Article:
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Tuesday, February 11, 2014

The Even Darker Side Of Putin's Anti-Gay Agenda

The trouble with isms is the people who pursue them. Such people tend to be purists. And because they are purists, they are exclusive. Why be a purist? One pursues purism for at least one of the following two reasons: control and glory. All to often, people seek control as a response to fear while people seek glory in order to feel significant.

Because of the above, the more one runs after an ism, the more one shuts out others from being insensitive to their sufferings to denying their contributions to vilifying them as monsters. The above applies to racism, nationalism, many ideologically based ism, and other kinds of isms.

Thus, we should include the above when examining Vladimir Putin, Russia's leader, and his anti-gay agenda. That is because two isms are being consistently associated with the anti-gay policies he supports in Russia. These two isms are conservatism and nationalism. And whether Putin is taking an opportunistic ride on the popularity, in Russia that is, of these two isms or he is a true believer, he has securely attached himself and his anti-gay-rights position to them.

Putin has described himself and Russia as the champions for conservative values. And he also explicitly rejects/resents Western liberalism's sometimes hypocritical attempts to impose its values on Russia in this matter. He says that this is a violation of Russia's democracy .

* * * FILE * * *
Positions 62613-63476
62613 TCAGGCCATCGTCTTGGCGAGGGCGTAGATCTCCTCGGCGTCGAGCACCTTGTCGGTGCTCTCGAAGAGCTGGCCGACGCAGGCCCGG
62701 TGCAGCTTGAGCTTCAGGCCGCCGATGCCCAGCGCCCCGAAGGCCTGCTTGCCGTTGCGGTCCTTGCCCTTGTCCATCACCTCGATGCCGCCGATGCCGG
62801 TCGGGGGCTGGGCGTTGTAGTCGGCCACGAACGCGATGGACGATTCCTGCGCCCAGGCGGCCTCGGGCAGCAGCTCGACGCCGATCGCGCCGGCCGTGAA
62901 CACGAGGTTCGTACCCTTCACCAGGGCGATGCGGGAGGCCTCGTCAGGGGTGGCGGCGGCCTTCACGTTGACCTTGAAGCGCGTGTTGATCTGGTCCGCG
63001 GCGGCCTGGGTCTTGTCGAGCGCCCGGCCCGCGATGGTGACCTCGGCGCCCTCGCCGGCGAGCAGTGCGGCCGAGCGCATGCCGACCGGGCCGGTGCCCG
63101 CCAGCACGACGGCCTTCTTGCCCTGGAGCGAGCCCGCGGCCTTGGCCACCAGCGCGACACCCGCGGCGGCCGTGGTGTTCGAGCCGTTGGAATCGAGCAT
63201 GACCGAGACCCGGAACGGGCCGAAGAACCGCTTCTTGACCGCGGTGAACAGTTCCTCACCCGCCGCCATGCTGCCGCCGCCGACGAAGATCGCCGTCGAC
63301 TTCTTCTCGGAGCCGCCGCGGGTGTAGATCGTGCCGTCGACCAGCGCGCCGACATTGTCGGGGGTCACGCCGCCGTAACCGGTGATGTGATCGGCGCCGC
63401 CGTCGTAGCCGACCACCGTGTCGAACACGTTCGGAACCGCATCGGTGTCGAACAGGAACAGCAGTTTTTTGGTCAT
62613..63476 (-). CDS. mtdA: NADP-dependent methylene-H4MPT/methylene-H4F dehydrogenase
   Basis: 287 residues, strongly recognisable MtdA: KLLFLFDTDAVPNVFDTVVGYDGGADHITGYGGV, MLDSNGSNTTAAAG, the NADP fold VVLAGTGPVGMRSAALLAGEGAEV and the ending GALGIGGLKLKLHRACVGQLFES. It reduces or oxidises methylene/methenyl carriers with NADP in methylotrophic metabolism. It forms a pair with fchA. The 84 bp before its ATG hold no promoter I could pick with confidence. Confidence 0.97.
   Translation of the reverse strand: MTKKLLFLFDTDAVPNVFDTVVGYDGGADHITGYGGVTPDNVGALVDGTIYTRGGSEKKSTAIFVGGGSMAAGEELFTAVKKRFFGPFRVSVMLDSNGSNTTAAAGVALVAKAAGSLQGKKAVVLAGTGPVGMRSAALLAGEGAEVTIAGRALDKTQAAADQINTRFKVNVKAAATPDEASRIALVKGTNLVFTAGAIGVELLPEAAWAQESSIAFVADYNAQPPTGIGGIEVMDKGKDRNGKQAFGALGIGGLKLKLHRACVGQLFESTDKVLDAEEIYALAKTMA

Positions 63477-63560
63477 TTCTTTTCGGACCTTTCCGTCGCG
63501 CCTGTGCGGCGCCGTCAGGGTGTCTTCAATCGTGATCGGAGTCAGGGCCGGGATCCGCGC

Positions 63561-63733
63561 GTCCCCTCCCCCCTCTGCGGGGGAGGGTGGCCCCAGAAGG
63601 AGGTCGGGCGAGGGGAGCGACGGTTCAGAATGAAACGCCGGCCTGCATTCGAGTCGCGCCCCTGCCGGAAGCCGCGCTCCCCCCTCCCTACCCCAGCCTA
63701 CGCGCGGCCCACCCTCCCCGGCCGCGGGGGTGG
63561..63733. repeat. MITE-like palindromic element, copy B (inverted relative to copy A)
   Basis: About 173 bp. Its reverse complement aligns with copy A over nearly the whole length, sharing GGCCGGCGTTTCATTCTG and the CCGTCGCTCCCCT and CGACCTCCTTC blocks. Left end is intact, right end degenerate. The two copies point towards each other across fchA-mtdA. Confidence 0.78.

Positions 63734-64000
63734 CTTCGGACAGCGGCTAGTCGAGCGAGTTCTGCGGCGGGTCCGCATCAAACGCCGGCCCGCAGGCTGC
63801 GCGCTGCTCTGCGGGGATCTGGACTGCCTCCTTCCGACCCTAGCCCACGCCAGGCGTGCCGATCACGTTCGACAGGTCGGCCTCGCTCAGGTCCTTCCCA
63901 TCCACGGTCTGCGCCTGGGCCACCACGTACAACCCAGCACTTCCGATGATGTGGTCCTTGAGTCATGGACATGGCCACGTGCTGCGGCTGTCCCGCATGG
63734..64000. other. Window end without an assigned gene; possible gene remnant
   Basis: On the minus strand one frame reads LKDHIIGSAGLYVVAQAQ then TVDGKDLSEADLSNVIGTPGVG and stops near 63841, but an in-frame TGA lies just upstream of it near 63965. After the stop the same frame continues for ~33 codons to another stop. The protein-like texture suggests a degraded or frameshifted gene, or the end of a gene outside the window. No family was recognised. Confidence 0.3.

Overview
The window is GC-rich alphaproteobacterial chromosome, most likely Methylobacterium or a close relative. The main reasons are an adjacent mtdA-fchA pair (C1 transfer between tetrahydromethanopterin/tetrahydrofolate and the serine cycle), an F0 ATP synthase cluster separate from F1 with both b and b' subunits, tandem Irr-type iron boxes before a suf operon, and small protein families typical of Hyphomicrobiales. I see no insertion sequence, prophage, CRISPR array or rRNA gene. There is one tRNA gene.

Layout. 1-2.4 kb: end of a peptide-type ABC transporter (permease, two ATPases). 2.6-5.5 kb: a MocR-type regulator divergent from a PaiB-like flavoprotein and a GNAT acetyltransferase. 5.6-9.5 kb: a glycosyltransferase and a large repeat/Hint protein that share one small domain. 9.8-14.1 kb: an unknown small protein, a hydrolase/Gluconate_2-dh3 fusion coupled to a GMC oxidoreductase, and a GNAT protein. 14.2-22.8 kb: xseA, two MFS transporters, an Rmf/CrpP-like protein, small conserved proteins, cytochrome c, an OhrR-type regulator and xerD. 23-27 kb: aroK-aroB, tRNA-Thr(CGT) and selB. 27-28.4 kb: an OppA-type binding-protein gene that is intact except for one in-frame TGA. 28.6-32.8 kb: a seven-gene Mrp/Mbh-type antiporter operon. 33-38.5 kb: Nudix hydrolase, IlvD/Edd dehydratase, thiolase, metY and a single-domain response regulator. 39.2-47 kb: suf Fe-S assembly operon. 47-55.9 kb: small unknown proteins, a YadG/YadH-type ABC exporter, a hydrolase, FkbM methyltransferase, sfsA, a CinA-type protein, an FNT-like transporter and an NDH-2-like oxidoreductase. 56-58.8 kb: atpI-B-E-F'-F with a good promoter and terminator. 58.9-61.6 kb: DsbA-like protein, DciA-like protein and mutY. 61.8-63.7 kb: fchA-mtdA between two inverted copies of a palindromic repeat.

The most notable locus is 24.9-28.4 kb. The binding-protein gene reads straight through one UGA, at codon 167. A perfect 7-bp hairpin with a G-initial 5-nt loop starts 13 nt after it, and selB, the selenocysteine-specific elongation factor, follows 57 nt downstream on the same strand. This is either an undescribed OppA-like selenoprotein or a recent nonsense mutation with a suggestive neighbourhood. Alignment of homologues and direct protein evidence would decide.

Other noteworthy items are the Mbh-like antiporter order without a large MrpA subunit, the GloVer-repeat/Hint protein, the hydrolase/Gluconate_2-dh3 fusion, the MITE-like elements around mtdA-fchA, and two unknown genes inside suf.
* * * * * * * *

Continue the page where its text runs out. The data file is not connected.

Such a defense revives old memories of the South's response to the Civil Rights movement. "Mixing Is Communism" read some of the signs defending segregation and Jim Crow. The advantage that Civil Rights workers of the past had that today's Western Liberals don't was that there was a centralized authority to which the Southern states were answerable. So all Civil Rights workers had to do to start facilitating changes in the South was to gain the sympathies of enough federal lawmakers.

But today's world does not even consist of a confederation. That is because the world's strongest nation, the US, has followed the rule of force because it can. Thus, whatever moral force that the UN could exercise in this matter has been decimated. So the only outside pressure available to those concerned with the rights of gays consists of economic pressure through boycotts and political pressure through isolation. But such is unlikely since Russia has resources to sell and, with some legitimacy, been involved in mediating some of the world's hotspots. 

Another Russian reminder of the old South's resistance are laws used to punish and imprison those in the LBGT community and their activists. While Putin insists that there is equality regardless of sexual orientation and that his only concern is preventing children from being exposed to homosexual propaganda, the law is written with a lot of leeway given to law enforcement and vagueness for potential arrestees. So while Putin claims there is equality for all regardless of sexual orientation, an act that recognizes the need to placate dissent and save some face, LGBT activists who publicly state that homosexuality is not perversion are arrested and imprisoned. At the same time,  gays and LGBT activists have been beaten and even tortured with impunity.